“That is not ‘soul food,’ [it is] destroying souls. A lot of people think a real good, wholesome meal is when you sit back bloated and full and nod off. To me, soul food is food that adds to your spirit, gives you energy, gives you life, and helps you feel vibrant.” -Ishmael Shakur, black American and 6 year vegetarian
Black Americans are trending towards becoming vegetarians and vegans more now. Have you noticed this trend? Surely, you’ve had to notice the health statistics that show alarmingly high rates of heart disease and other food related illnesses in the United States, with Americans of African ancestry in or near the lead among racial groups. According to Toledo Blade it’s not just meatlessness on the rise, more Black folks are also skipping the dairy, fish, eggs, and honey too. Continue reading →
Here’s something nice and uplifting for you this Monday and just in time for Black History Month: the official video for Esperanza Spalding’s single, “Black Gold,” featuring Algebra Blessett. Her upcoming album, which you can pre-order, Radio Music Society hits stores March 20, 2012.
A Negro woman has the same kind of problems as other women, but she can’t take the same things for granted.â€ ~Dorothy Height
I just wanted to draw some attention to the passing of Dorothy Height, women’s, African American rights leader and chairwoman of the National Council of Negro Women. She died on Tuesday at 98 years old. I didn’t want for it to be the case that Dorothy Height would get the Farrah Fawcett treatment when she died the same day as Michael Jackson. She died the same day as Hip Hop legend Guru, born Keith Elam, of Gang Starr.
Are you unemployed, all non void? If you are chances are you are a male. This great recession is being called a “he-cession” by some due to the staggering levels of male unemployment this time around.
The loss of male dominated industries like manufacturing is considered a major cause for this. The U.S. Bureau of Labor Statistics gives us more information on who theses males are and surprise surprise many of them are Black males.
Maybe you and I don’t need stats to tell us this but these studies can be necessary, particularly when dealing with government funded aid when race is involved, to “justify” the release of funds to specific groups. Anyway, it’s good to be informed.
Pac Div- “Young Black Male”
Lest you find yourself in danger of viewing young Black males as an abstract group of people you can’t relate to Pac Div has decided to let you know what their plight is from the horse’s mouth. This song was more surprising than these stats for me and didn’t sound like what I thought it would based on what I heard from them before and the title.
I like these guys. They don’t sound like what I knew the West Coast to sound like years ago which is what new, younger artists should do. Not only do they change who they sound like to me from track to track, they talk about things a regular person can relate too. Imagine that a rap song with lyrics you can relate to- Outrageous!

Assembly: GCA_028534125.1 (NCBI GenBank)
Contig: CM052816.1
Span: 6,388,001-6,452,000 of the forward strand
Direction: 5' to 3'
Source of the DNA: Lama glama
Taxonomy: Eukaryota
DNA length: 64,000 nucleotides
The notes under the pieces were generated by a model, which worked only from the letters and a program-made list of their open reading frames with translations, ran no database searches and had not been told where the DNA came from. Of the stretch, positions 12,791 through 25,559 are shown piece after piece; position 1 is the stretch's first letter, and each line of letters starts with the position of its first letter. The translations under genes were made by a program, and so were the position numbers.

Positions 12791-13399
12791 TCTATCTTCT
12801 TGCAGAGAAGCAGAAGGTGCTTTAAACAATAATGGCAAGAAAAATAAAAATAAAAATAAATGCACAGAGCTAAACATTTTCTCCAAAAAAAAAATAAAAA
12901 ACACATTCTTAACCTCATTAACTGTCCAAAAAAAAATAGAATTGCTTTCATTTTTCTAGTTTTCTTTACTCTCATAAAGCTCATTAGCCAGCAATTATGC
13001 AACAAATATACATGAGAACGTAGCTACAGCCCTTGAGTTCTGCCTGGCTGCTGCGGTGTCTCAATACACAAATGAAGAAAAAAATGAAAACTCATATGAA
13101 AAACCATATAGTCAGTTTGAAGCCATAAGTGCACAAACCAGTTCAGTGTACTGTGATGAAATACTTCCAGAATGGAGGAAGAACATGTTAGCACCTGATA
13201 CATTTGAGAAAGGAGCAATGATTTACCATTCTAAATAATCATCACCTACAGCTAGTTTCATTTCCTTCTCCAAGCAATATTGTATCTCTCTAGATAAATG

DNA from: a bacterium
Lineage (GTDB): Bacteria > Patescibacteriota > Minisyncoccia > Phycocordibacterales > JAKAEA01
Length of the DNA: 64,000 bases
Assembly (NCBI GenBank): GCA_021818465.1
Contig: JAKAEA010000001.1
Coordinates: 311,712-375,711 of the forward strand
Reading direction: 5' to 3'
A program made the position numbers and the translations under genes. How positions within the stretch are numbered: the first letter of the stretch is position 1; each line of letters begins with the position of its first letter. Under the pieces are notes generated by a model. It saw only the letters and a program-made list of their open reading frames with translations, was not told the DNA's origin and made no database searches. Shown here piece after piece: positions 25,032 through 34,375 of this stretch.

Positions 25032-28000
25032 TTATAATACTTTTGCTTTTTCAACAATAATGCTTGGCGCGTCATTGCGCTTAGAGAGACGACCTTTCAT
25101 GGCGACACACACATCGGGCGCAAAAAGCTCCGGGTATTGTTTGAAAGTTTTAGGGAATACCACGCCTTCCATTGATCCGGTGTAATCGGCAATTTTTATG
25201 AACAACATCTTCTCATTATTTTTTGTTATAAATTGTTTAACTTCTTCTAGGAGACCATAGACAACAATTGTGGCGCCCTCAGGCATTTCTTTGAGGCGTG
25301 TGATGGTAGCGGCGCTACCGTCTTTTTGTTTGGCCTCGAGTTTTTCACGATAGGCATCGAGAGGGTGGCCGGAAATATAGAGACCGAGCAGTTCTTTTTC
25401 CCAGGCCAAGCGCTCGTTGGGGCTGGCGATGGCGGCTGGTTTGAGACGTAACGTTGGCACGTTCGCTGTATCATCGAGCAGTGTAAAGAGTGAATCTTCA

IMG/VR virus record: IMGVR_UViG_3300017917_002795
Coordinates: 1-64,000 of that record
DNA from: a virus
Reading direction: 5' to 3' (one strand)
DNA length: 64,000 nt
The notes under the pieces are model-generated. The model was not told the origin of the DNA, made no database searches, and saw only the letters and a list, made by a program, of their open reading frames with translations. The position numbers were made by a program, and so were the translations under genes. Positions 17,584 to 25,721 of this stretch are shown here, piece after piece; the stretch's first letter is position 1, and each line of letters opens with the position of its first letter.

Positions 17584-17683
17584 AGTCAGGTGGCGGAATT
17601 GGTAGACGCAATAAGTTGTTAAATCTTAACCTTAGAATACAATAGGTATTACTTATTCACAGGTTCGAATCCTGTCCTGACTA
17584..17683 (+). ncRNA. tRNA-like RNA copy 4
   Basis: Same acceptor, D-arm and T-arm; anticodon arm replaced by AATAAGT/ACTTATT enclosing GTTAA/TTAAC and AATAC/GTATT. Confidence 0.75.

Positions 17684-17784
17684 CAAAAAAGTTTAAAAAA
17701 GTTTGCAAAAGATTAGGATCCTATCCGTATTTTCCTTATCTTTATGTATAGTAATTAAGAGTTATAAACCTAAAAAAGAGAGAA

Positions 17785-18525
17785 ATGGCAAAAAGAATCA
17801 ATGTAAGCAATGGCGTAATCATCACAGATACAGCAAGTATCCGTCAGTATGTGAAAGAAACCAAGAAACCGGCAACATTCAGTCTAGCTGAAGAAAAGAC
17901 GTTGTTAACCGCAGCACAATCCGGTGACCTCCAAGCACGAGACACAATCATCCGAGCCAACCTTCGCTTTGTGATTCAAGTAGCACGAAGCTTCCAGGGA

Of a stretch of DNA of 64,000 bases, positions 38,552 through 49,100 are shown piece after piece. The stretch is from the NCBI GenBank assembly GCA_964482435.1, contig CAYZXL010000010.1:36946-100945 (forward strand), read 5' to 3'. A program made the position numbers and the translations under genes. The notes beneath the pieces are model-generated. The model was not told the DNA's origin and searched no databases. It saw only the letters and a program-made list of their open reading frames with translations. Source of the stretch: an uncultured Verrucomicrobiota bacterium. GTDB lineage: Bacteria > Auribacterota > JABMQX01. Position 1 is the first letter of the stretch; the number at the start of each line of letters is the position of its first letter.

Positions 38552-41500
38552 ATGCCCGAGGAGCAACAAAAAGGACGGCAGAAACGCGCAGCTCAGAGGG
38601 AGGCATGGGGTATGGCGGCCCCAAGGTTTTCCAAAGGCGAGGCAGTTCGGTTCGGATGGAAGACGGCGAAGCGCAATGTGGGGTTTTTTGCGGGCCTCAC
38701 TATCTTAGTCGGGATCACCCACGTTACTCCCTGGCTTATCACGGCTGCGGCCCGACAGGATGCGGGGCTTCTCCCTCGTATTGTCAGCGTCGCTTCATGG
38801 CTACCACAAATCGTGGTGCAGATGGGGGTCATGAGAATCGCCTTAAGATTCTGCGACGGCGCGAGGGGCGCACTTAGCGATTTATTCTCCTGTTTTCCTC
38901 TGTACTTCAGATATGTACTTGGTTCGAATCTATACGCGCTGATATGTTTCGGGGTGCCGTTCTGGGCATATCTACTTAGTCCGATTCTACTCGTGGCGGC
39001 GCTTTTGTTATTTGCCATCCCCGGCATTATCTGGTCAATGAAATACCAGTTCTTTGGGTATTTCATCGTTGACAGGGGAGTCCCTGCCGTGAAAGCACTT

Many Black males were unemployed, like TV show patriarch James Evans was, during the “good times” this country had so when the economy takes a dive even more Black males are unemployed right along with those who haven’t been employed in years. Continue reading →
Photo Credit: “man, woman and child” by Tracy Collins I chose this photo because sometimes I think we forget why the environment is important and who we take care of the environment for.
Former Special Advisor for Green Jobs to the White House Van Jones was and I’m sure still is a strong advocate for Black people understanding the need to be more concerned about the environment. All of this understanding should be placed in the context of the quality of life we enjoy, or don’t enjoy, for ourselves, our loved ones and our communities.
The Commission to Engage African Americans on Climate Change under the Joint Center for Political and Economic Studies is set to release its second poll to gauge how involved with and concerned about the environment African Americans are. Given all of the changes we may have all experienced and today’s economic climate I am somewhat interested in seeing what this year’s findings are because this info is central to what sofreshandsogreen.com is about.
“The Seed, I Can Understand it, The Next Movement (SoulStage)” by The Roots
The New Birth version of Bobby Womack’s “I Can Understand It” is one of my favorite songs of all time and I was so impressed the first time I saw Black Thought sing this live with The Roots. They also perform “The Seed 2.0” with Cody Chesnutt. I chose this song because my hope is that Black folks will understand we have more to lose than just about anybody in the climate change game. Sometimes we put surviving above everything else but environmental issues factor into survival. And we should do this for the seeds, the children, who just live in this world and didn’t make it. Continue reading →